Article  Google Scholar 

  11. Bharat A, Aft RL, Gao F, Margenthaler JA. Patient and tumor characteristics associated with increased mortality in young women (≤ 40 years) with breast cancer. J Surg Oncol. 2009;100:248–51.

    Article  Google Scholar 

  12. Brinton LA, Sherman ME, Carreon JD, Anderson WF. Recent trends in breast cancer among younger women in the United States. J Natl Cancer Inst. 2008;100:1643–8.

    Article  Google Scholar 

  13. Anders CK, Johnson R, Litton J, Phillips M, Bleyer A. Breast cancer before age 40 years. Semin Oncol. 2009;36:237–49.

    Article  Google Scholar 

  14. Ambrosone CB, Zirpoli G, Ruszczyk M, et al. Parity and breastfeeding among African-American women: differential effects on breast cancer risk by estrogen receptor status in the Women’s Circle of Health study. Cancer Causes Control. 2014;25:259–65.

    Article  Google Scholar 

  15. Anstey EH, Shoemaker ML, Barrera CM, O’Neil ME, Verma AB, Holman DM. Breastfeeding and breast cancer risk reduction: implications for black mothers. Am J Prev Med. 2017;53:S40–6.

    Article  Google Scholar 

  16. Menen RS, Hunt KK. Considerations for the treatment of young patients with breast cancer. Breast J. 2016;22:667–72.

    Article  Google Scholar 

  17. Wang K, Ren Y, Li H, et al. Comparison of clinicopathological features and treatments between young (≤ 40 years) and older (> 40 years) female breast cancer patients in West China: a retrospective, epidemiological, multicenter, case only study. PLoS One. 2016;11:e0152312.

    Article  Google Scholar 

  18. Assi HA, Khoury KE, Dbouk H, Khalil LE, Mouhieddine TH, El Saghir NS. Epidemiology and prognosis of breast cancer in young women. J Thorac Dis. 2013;5 Suppl 1:S2–8.

    PubMed  PubMed Central  Google Scholar 

  19. Murphy BL, Day CN, Hoskin TL, Habermann EB, Boughey JC. Neoadjuvant chemotherapy use in breast cancer is greatest in excellent responders: triple-negative and HER2+ subtypes. Ann Surg Oncol. 2018;25:2241–8.

    Article  Google Scholar 

  20. Botteri E, Veronesi P, Vila J, et al. Improved prognosis of young patients with breast cancer undergoing breast-conserving surgery. Br J Surg. 2017;104:1802–10.

    Article  CAS  Google Scholar 

  21. Fredholm H, Eaker S, Frisell J, Holmberg L, Fredriksson I, Lindman H. Breast cancer in young women: poor survival despite intensive treatment. PLoS One. 2009;4:e7695.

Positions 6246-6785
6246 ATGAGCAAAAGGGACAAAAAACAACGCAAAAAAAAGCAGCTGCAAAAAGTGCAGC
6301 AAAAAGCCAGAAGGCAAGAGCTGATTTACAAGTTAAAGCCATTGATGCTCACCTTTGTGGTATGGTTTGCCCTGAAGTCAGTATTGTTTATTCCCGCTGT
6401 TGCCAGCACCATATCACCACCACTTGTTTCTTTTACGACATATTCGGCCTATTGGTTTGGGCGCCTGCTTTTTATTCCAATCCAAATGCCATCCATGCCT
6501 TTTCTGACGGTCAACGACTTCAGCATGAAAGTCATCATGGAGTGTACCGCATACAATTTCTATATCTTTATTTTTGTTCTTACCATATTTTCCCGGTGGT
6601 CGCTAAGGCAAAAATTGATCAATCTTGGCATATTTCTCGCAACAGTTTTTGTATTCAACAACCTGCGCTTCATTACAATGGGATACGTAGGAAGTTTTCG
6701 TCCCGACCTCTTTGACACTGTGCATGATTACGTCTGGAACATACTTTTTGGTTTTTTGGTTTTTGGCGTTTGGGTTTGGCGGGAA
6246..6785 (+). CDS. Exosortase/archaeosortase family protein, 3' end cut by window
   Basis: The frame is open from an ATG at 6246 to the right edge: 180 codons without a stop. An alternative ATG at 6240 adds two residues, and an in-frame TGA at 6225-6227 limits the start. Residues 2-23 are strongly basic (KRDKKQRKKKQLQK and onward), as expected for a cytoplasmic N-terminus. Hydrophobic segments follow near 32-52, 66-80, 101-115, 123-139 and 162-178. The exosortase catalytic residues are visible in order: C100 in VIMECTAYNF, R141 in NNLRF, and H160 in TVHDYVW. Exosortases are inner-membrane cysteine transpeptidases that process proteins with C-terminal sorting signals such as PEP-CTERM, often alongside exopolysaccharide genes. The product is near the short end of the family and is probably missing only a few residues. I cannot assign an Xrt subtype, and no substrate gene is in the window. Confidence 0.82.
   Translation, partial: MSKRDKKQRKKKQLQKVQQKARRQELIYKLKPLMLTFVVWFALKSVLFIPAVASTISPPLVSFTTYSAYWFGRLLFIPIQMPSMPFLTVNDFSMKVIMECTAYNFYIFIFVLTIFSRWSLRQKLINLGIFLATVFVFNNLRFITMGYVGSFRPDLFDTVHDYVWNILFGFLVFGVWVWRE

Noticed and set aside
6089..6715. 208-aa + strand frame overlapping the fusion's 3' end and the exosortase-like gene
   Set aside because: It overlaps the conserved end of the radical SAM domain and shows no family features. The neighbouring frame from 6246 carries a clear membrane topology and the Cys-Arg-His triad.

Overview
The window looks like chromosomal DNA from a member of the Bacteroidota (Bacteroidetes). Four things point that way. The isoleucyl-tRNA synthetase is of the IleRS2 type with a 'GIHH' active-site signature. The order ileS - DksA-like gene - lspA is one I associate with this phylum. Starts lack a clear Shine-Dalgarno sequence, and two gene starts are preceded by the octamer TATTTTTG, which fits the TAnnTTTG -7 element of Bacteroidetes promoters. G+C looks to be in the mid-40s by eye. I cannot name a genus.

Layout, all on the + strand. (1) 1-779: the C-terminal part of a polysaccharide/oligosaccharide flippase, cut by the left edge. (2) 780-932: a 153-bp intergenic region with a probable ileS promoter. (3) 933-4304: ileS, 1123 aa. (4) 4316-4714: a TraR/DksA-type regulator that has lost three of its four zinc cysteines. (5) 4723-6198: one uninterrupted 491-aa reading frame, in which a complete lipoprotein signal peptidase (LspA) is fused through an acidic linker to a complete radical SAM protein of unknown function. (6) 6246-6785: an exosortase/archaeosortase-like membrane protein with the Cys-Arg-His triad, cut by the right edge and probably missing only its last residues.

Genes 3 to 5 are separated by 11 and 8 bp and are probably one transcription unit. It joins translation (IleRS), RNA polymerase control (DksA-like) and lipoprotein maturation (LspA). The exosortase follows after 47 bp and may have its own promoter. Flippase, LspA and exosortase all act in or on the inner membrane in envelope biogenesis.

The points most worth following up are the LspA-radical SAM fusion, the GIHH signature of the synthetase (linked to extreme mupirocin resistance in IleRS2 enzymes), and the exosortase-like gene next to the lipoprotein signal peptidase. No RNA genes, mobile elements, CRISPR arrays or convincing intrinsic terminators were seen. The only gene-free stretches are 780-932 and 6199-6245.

Article  Google Scholar 

  22. Liu J, Chen K, Mao K, Su F, Liu Q, Jacobs LK. The prognostic value of age for invasive lobular breast cancer depending on estrogen receptor and progesterone receptor-defined subtypes: a NCDB analysis. Oncotarget. 2016;7:6063–73.

    PubMed  Google Scholar 

  23. Keegan TH, Press DJ, Tao L, DeRouen MC, Kurian AW, Clarke CA, Gomez SL. Impact of breast cancer subtypes on 3-year survival among adolescent and young adult women. Breast Cancer Res. 2013;15:R95.

    Article  Google Scholar 

Download references


The Robert D. and Patricia E. Kern Center for the Science of Health Care Delivery was a substantial contributor of funding to the authors of the project. The American College of Surgeons and the Commission on Cancer have not verified and are not responsible for the analytic or statistical methodology used or the conclusions drawn from these data by the investigator. The authors acknowledge the Mayo Clinic Department of Surgery and the Robert D. and Patricia E. Kern Center for the Science of Health Care Delivery as substantial contributors of resources to the project.

Author information

Authors and Affiliations


Corresponding author

Correspondence to Judy C. Boughey MD.

Ethics declarations


There are no conflicts of interest.

Additional information

Publisher's Note

Springer Nature remains neutral with regard to jurisdictional claims in published maps and institutional affiliations.

Rights and permissions

Reprints and Permissions

About this article

Check for updates. Verify currency and authenticity via CrossMark

Cite this article

Murphy, B.L., Day, C.N., Hoskin, T.L. et al. Adolescents and Young Adults with Breast Cancer have More Aggressive Disease and Treatment Than Patients in Their Forties. Ann Surg Oncol 26, 3920–3930 (2019).

Download citation

  • Received:

  • Published:

  • Issue Date:

  • DOI: